Sketch Friday #59 – Hellrider Jackie #03

Comicking is a solitary venture, even more so when as a dedicated hobby done in addition to a full-time day job. In that scenario, the time spent actually making comics is often abbreviated and sporadic, and the rest of your time is spent yearning for great blocks of uninterrupted productivity.

In short, the goal of making comics is to make comics. Beyond that, it’s dreams and personal challenges––the things meant to motivate you to get back to the table.

As an English teacher––albeit not a literature teacher––I have surely fantasized about teaching a critical analysis class about comics, but such a class was one of the last places I ever thought I’d find Long John as one among a list of required readings. However, I can proudly say that this semester Volume I was included in a CSU Sacramento upper-division English literature class led by Dr. Susan Fanetti.

Yes, she is a friend and, yes, I knew the class was being planned, but, no, I had no expectations nor assumptions about being a part of the curriculum. If I was invested in anything, it was merely to get the reading list to see what texts she assigned (side note: her reading list was much better than any I had generated during my thought experiments).

Alone,Long John‘s inclusion was incredibly validating and humbling even if my self-deprecation reflex activated immediately, to the point where I ended my response to Fanetti’s initial offer with the parenthetical, “(Let’s hope Long John, vol. 1 offers something for the students to find!).”

And while having Volume I in a college-level class is in itself cause enough for personal victory, the peak extended even higher. As much as I never would have thought a book of mine would be included in a college literature class, I never thought I would be in a position to talk about comics to such a class either.

Dr. Fanetti asked if, after they had their class discussion about the book, I could come in to chat and answer any questions they may have after reading. I could also cover any aspects around the making of comics that may get overlooked by the general reader. That, to me, was the true nexus point in my dual (but unbalanced) careers, where pedagogy and comicking become one thing.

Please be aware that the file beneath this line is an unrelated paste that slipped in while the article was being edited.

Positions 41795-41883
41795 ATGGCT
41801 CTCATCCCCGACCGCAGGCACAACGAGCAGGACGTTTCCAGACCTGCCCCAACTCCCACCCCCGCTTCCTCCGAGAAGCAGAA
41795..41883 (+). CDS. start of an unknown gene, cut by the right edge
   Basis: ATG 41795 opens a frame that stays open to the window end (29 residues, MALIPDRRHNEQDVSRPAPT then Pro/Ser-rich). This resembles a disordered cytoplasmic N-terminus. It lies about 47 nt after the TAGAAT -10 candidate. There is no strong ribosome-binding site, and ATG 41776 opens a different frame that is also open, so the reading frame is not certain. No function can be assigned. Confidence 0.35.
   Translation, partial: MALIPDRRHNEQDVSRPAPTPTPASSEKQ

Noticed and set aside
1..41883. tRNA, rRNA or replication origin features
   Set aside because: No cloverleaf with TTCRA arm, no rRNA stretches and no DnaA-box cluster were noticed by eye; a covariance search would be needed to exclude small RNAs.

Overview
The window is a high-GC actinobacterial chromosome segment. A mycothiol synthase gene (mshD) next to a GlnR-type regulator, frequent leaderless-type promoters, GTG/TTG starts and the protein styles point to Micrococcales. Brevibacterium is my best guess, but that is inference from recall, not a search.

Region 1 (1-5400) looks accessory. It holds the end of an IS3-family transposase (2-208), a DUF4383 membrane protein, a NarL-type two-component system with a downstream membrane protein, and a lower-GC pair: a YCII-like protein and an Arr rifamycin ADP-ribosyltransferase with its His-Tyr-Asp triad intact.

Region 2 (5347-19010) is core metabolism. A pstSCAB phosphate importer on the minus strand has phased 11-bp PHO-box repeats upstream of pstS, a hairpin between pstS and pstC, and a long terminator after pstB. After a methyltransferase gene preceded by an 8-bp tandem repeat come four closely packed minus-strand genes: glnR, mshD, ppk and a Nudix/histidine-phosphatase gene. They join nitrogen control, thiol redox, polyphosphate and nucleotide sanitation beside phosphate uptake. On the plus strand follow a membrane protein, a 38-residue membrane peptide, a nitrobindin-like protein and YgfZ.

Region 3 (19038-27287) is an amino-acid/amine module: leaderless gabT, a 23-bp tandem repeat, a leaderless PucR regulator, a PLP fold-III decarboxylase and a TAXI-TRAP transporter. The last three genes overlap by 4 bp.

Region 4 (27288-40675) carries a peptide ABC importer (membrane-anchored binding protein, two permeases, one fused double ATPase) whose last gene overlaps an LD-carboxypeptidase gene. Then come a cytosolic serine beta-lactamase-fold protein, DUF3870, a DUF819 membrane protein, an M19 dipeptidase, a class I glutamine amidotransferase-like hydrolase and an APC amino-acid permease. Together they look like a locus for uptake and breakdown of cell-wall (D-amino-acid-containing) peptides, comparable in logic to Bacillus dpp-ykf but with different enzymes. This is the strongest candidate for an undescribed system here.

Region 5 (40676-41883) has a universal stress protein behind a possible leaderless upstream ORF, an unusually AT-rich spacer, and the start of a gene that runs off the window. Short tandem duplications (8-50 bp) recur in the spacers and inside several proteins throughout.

I agonized over preparing the talk, putting an undue and unfair amount of weight on its success––as if I faced expulsion from both teaching and comicking if things went poorly. Also burdening my anxiety was the wonder of how to talk to a room of literature students, something I don’t do during the normal course of my workday.

To that end, I stressed over all of the possible flaws of plot and continuity for which I could be derided and the book ridiculed as incomprehensible nonsense, or how I possibly and unknowingly worked in something so offensive that I would be met at the door with pitchforks and lawsuits.

However, for all the preparatory fuss, I gave the talk and it went as planned, which is the best outcome for any public speaking, I would say. My mouth went dry in the middle and, toward the end, I started my usual anxiety-driven stutter. But when I nailed the ending, I stepped back feeling as accomplished as I had hoped.

And then the floor was opened up for questions.

Two slides I used in my talk to illustrate the importance of interaction of characters with each other and with their setting and how understanding this can help sell the emotional narrative of a story more than words or individual poses. Art by Rob Liefeld (pencils/inks) and Steve Buccellato (colors) (left, from New Mutants #98), and Ed McGuinness (p), Dexter Vines (i), and Marte Gracia (c) (right, from Amazing X-Men #4) Image source: Marvel Comics.

I’ve been asked a lot of questions at shows and on podcast interviews, but they tend to run around the same tracks––asking about tools, artistic inspiration, and if I’d draw their comic. These students, however, offered questions. They thoughtfully probed the characters and aesthetics, yielding powerful insights which showed me what people were taking from the book when walking into it blind (why did I color the lake on the cover for “Save the Bones” red when, at the start of “Sunza”, I colored it black?). It was this discourse that ended up being the greatest reward from this experience, and it wasn’t anything I concocted or machinated; it was simply through being one half of a conversation about comics.

All of that for this: what inspired this week’s drawing was another surprising aspect of the talk––the students really liked and responded to Hellrider Jackie. In fact, most of the conversation and questions focused around her, which comforted me with the knowledge that I could make a character who barely appears in the story (so far) have a profound impact on the reader (something I tried to do again––in a different way––with Juan John in Chapter 3, “Making Smoke”).

I can’t thank Dr. Fanetti or her students enough, and I hope they read this and take my comments to heart: they gave this comicker a lot of confidence, validation, and motivation to keep trying to do what I’ve been doing––making my weird little character-driven western as best I can. In the long run, few other experiences will exceed the fear, excitement, and reward than the first time I walked into a room of readers armed with honest critical approaches to my work and trust-fell into their analysis.